Royal Marines in the Indian Ocean

11th Battalion, Royal Marines

The nucleus of the headquarters of what was then referred to as the Land Defence Force, M.N.B.D.O., was formed on 29th January 1940, with Major G.W.M. Grover, R.M., in command.  In conjunction with the first intake of Royal Marines into M.N.B.D.O. I on 15th February, several units of the formation were formed.  Amongst these was the Land Defence Force which immediately began training at Browndown, Gosport in Hampshire.  There is a note in the war diary of the M.N.B.D.O. to the effect that the formation of the Land Defence Force would be deferred to 1st March 1940, however cadres for the rifle companies were formed by 19th February, at which point they began training at Fort Cumberland.[1]

From February 1940, the Battalion appears to have referred to itself as XI. R.M. Battalion (Land Defence Force), M.N.B.D.O.  On 24th April, Captain H. McFarland was appointed the Commanding Officer of ‘E’ Company, formed provisionally to protect the Coast Artillery Brigade, R.M. in the Portsmouth area.  ‘E’ Company went to Eastney Barracks.  Orders for the Battalion to move to Exmouth were cancelled in May and it was accommodated in Hayling.  Sufficient Other Ranks joined the Battalion to form two rifle companies, ‘A’-‘B’, the cadre of one spare company and ‘D’ (Machine Gun Company).  On 24th May 1940, the Royal Marines Quick Firing Regiment was formed under Lt. Colonel G.W.M. Grover, two officers and 111 Other Ranks from ‘A’ and ‘E’ Companies.  It was formed of two batteries – the 41st and the 42nd – each equipped with twelve 12-pounder guns mounted on lorries.  Major E.B. Dun assumed command of the 11th Battalion.[2] 

On 5th June, the Battalion arrived at Deal where it formed part of the local defence (Sub-Area A6 of the Home Command).  The Battalion came under the operational orders of Brigadier A.P. Dawson, R.M., Commandant of the Royal Marine depot, Deal.  The orders issued for this move also stated that the Battalion should be referred to as ‘6 R.M. Battalion’, however this reference has not been found in use elsewhere in the war diary.  The day after arrival, ‘C’ Company went to the Worth area, ‘D’ (Machine Gun) Company moved to posts along the Deal seafront while the Headquarters and the reserve platoon went to Hacklinge.  ‘B’ Company remained in reserve at the Depot.  The Battalion Headquarters, with the H.Q. and ‘B’ Companies, moved to Warden House, Upper Deal, on 7th June.  No. 10 Platoon, ‘B’ Company, occupied the top floor of Sandilands at Sandwich on 9th June.  There were further moves in and around the Sandwich-Deal area throughout the month.  Lt. Colonel Grover returned to command the Battalion on 17th June, the disbandment of the R.M. Quick Firing Regiment being imminent.  ‘A’ Company arrived at Deal from Hayling Island on 27th June and went to Walmer.  During this time, the Battalion appears to have been under the command of the 1st London Division, the commander of which inspected the Battalion area on 27th June.  By the end of the month, the Battalion had prepared and occupied anti-invasion defences.  There was much aerial activity over the area in July as the Germans conducted their Kanalkampf operations over the English Channel, the opening phase of the Battle of Britain.  On 8th July, the R.A.F. brought down a German fighter plane.  The pilot escaped from his plane by parachute and upon landing, was captured by Major H. McFarland.  Following initial interrogation, the pilot was transferred to R.A.F. Manston.  A seaplane of the German Seenotdienst (sea rescue service) was brought down off Deal lifeboat station on 9th July and the aircraft was towed inshore and guarded by the Battalion.[3] [4]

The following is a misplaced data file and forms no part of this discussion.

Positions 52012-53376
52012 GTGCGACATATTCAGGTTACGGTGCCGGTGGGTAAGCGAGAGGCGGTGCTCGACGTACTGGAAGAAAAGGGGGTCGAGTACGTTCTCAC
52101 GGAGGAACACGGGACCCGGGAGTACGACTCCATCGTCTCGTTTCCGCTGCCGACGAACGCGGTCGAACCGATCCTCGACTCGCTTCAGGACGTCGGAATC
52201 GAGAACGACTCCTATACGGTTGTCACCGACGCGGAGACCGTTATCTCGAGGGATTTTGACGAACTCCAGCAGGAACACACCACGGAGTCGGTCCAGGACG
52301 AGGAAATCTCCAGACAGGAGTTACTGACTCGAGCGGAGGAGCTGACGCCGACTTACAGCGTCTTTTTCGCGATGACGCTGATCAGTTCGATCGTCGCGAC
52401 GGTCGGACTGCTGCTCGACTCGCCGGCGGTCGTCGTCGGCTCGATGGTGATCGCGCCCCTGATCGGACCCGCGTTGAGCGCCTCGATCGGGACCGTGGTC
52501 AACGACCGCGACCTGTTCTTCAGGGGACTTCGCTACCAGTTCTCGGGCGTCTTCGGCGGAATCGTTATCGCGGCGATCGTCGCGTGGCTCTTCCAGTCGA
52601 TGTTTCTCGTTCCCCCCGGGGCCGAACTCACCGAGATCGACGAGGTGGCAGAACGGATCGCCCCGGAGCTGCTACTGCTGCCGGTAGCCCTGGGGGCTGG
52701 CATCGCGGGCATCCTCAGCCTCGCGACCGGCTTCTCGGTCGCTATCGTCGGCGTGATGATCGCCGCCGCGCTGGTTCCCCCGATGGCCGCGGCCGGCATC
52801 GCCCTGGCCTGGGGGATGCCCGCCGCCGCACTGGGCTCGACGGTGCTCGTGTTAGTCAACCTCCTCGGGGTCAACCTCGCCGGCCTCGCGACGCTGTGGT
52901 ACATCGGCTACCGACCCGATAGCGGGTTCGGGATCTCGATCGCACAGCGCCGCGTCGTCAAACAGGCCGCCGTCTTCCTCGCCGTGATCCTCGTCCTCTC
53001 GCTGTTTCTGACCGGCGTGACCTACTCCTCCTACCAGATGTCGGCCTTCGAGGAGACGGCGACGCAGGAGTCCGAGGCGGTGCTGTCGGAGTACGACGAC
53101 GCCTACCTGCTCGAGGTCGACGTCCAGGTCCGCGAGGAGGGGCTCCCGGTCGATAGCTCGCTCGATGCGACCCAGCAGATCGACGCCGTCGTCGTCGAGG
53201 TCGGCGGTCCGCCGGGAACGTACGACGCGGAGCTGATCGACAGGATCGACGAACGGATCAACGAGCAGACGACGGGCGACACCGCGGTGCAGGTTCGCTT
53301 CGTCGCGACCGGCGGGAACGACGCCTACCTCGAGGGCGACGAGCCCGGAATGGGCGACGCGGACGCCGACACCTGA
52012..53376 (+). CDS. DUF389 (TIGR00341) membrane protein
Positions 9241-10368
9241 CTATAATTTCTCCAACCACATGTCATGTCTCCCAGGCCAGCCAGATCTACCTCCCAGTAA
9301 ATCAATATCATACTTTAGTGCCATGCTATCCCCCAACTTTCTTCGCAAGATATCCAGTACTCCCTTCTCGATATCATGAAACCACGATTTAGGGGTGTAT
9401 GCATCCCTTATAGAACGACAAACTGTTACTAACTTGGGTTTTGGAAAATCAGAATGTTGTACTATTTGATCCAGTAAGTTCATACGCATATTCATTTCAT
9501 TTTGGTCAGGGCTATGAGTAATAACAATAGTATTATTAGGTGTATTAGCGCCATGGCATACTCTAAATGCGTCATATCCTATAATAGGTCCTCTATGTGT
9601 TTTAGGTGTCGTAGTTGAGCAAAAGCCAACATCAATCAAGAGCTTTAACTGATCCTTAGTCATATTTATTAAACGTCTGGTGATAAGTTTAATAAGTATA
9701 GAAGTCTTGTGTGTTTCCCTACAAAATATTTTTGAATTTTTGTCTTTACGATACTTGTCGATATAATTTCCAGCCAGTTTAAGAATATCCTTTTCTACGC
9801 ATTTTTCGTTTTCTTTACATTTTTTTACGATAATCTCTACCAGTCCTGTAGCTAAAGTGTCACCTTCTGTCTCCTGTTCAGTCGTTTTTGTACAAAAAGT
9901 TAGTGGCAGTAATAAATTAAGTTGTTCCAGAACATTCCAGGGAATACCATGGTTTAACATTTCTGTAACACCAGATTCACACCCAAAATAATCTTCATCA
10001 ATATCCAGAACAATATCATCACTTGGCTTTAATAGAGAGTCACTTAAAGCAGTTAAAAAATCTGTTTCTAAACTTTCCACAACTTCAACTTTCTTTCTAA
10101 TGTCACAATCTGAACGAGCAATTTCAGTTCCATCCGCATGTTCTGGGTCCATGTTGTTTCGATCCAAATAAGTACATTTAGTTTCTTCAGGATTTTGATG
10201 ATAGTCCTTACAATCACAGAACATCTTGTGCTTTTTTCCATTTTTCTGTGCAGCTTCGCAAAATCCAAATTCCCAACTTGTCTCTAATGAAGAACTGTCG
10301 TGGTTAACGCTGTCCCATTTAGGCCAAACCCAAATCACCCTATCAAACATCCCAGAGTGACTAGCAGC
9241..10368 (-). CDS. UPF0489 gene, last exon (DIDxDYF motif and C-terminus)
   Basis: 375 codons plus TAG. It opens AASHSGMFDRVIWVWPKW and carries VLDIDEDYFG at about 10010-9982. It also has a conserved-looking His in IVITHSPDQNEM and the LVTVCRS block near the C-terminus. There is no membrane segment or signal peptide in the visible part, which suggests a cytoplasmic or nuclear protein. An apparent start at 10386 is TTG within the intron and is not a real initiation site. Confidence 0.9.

During August 1940, the German air force began attacking R.A.F. stations and other facilities in and around the 11th Battalion’s area of operations.  The German Adlertag (Eagle Day), launching the next stage in the Battle of Britain, began on 111th August.  On several days throughout August, large numbers of German aircraft passed over the Battalion’s positions to drop their bombs inland.  Stray bombs did fall on or near the Battalion positions, but no casualties were suffered.  On the morning of 26th August, sections of ‘A’ and ‘D’ (M.G.) Companies engaged a German bomber at a height of about 600 feet and the aircraft was seen to crash into the sea.  The machine gun post on Deal pier claimed to have shot down a Messerschmitt on 31st August.  On 18th September, many aircraft passed westwards over the Battalion area.  A Messerschmitt machine gunned a ‘B’ Company post in the Worth area and. despite being under heavy fire, Marine K.C. Parker engaged the aircraft with his Bren gun.  The German plane was then seen to veer off and crash into the Lydden Valley Marshes.[5]  The next day, a German bomber was engaged by the posts at Seagirt and Deal Pier before crashing into the sea about a mile from shore.  On 27th September, a Spitfire and a Messerschmitt were seen to come down in the Northbourne area.  The wounded German pilot was captured and later visited by the R.A.F. interrogation officer from R.A.F. Manston.[6] [7]